Since counterfeiters went online, fighting counterfeiting has become more difficult. Laws that were enacted to address counterfeiting in the brick-and-mortar world (where stores and warehouses can be raided, counterfeits seized, and counterfeiters arrested) do not work well in the electronic, borderless, anonymous world of the Internet. There are several ways to mask the identity of people or companies operating a Web site. If they are located and a judgment is obtained against them in court, enforcement of that judgment in the countries where they are located may be difficult or impossible. Even if one Web site is successfully shut down, others are likely to pop up—the fight is reminiscent of the fairground game Whac-a-Mole.Although attacking online counterfeiters is difficult (at least until better enforcement tools are provided), there are some steps that pharmaceutical companies can take. For instance, companies can use a Uniform Domain Name Dispute Resolution action to obtain a counterfeiting Web site's domain name if it contains the company's trademark. This action, if successful, will stop the counterfeiter from operating that site, but it will not stop the counterfeiter from operating another site that does not contain the company's trademark. Companies may also contact the Web site's host or the Web site registrar to take down the counterfeiter's site or disable the counterfeiter's domain name, respectively. Some hosts and registrars will cooperate, while others will require a court order.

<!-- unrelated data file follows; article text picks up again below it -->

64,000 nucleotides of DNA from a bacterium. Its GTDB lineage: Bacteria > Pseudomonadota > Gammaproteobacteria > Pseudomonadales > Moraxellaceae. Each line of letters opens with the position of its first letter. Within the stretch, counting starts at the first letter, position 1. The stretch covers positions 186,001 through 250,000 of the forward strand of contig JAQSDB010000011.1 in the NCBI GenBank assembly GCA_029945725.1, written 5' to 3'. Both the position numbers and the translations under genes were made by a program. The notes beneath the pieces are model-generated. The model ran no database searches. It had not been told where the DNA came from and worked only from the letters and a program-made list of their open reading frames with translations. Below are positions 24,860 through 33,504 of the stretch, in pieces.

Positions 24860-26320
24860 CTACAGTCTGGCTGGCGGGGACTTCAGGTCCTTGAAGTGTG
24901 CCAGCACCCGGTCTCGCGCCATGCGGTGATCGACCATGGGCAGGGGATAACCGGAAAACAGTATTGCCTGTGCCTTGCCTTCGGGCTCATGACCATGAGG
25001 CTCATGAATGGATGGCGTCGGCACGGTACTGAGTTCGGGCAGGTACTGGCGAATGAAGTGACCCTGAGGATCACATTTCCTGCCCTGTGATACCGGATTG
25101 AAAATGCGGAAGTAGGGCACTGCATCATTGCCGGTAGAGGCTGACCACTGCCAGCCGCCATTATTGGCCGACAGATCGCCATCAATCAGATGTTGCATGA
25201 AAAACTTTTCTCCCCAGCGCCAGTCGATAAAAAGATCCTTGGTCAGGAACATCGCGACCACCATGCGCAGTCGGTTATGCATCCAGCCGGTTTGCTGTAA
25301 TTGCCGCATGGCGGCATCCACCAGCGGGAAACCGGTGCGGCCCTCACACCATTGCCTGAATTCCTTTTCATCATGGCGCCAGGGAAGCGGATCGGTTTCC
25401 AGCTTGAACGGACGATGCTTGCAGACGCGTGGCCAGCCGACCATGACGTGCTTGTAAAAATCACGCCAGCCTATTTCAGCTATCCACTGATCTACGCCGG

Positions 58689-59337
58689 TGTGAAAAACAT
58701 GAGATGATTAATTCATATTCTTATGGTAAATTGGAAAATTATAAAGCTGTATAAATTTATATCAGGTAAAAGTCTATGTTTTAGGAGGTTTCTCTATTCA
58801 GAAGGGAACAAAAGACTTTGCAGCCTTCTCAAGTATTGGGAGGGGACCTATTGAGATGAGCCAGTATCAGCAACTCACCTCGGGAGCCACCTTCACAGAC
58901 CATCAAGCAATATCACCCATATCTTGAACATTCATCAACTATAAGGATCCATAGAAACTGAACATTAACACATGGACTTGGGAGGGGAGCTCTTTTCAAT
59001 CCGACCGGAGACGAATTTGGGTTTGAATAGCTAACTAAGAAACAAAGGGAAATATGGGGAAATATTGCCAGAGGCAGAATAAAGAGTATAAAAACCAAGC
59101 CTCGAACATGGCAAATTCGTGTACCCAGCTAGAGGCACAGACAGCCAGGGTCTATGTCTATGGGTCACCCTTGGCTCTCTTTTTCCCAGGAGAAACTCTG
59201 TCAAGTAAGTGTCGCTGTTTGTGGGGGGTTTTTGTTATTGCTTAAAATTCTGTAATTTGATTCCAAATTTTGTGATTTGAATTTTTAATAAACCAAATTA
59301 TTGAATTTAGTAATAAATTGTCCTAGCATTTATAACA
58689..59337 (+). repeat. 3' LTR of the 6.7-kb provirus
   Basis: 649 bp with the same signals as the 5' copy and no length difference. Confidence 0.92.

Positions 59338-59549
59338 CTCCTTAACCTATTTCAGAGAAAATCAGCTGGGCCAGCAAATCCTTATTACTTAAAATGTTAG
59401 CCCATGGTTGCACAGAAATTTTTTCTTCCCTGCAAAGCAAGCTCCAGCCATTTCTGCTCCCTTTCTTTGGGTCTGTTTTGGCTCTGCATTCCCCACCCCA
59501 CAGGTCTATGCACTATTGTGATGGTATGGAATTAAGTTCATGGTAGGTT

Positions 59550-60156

But pharma companies should make sure they focus on internal measures as well. Some steps to consider include:
•securing the supply chain of products, including audits of wholesalers and use of track-and-trace technology
•using overt/covert technology features on products and packaging to help authenticate products
•deterring counterfeiters through targeted investigations and working with law-enforcement agencies on raids, arrests, and criminal prosecutions
•filing civil actions against select targets to obtain injunctions and impose financial penalties
•monitoring the Internet to try to disrupt online sales
•recording trademarks with customs to encourage seizures of counterfeits as they cross national borders